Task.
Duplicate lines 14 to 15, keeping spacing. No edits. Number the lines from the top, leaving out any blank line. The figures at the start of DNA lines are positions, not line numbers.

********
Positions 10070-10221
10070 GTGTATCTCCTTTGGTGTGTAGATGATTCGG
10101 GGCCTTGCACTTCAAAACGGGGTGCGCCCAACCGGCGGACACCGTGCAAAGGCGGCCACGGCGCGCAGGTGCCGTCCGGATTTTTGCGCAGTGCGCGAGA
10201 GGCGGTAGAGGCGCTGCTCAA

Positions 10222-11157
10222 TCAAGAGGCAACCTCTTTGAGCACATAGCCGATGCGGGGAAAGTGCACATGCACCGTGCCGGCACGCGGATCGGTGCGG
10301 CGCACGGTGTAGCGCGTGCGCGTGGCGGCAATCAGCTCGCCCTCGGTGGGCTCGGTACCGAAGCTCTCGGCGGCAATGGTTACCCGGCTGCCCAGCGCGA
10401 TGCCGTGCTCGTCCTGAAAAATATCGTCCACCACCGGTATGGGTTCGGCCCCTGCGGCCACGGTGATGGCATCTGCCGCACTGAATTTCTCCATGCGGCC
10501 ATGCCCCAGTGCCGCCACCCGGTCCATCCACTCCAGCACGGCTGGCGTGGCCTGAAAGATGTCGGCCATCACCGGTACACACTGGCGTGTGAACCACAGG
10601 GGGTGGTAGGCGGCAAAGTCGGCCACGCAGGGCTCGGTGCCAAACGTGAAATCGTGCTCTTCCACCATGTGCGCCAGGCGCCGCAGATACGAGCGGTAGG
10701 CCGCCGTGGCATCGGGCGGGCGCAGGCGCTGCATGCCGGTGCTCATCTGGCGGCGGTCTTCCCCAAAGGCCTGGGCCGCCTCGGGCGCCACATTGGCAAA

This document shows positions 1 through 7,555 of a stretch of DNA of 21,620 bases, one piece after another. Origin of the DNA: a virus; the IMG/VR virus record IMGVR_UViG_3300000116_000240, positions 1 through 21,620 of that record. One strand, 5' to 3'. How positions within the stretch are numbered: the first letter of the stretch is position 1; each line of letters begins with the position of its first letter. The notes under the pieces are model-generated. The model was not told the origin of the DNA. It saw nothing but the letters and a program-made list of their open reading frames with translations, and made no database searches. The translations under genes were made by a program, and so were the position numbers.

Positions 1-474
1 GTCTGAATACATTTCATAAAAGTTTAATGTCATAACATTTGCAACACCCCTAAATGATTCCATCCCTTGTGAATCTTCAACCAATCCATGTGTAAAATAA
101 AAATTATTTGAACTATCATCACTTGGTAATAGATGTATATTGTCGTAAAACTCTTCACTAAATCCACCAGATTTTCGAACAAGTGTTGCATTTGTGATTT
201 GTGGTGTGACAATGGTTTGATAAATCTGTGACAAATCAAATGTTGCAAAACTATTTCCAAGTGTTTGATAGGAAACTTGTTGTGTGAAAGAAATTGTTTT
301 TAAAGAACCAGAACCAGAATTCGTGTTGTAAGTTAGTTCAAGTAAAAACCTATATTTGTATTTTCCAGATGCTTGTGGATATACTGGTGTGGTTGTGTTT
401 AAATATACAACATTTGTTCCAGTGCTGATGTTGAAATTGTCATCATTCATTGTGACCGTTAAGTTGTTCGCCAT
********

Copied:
1 GTCTGAATACATTTCATAAAAGTTTAATGTCATAACATTTGCAACACCCCTAAATGATTCCATCCCTTGTGAATCTTCAACCAATCCATGTGTAAAATAA
101 AAATTATTTGAACTATCATCACTTGGTAATAGATGTATATTGTCGTAAAACTCTTCACTAAATCCACCAGATTTTCGAACAAGTGTTGCATTTGTGATTT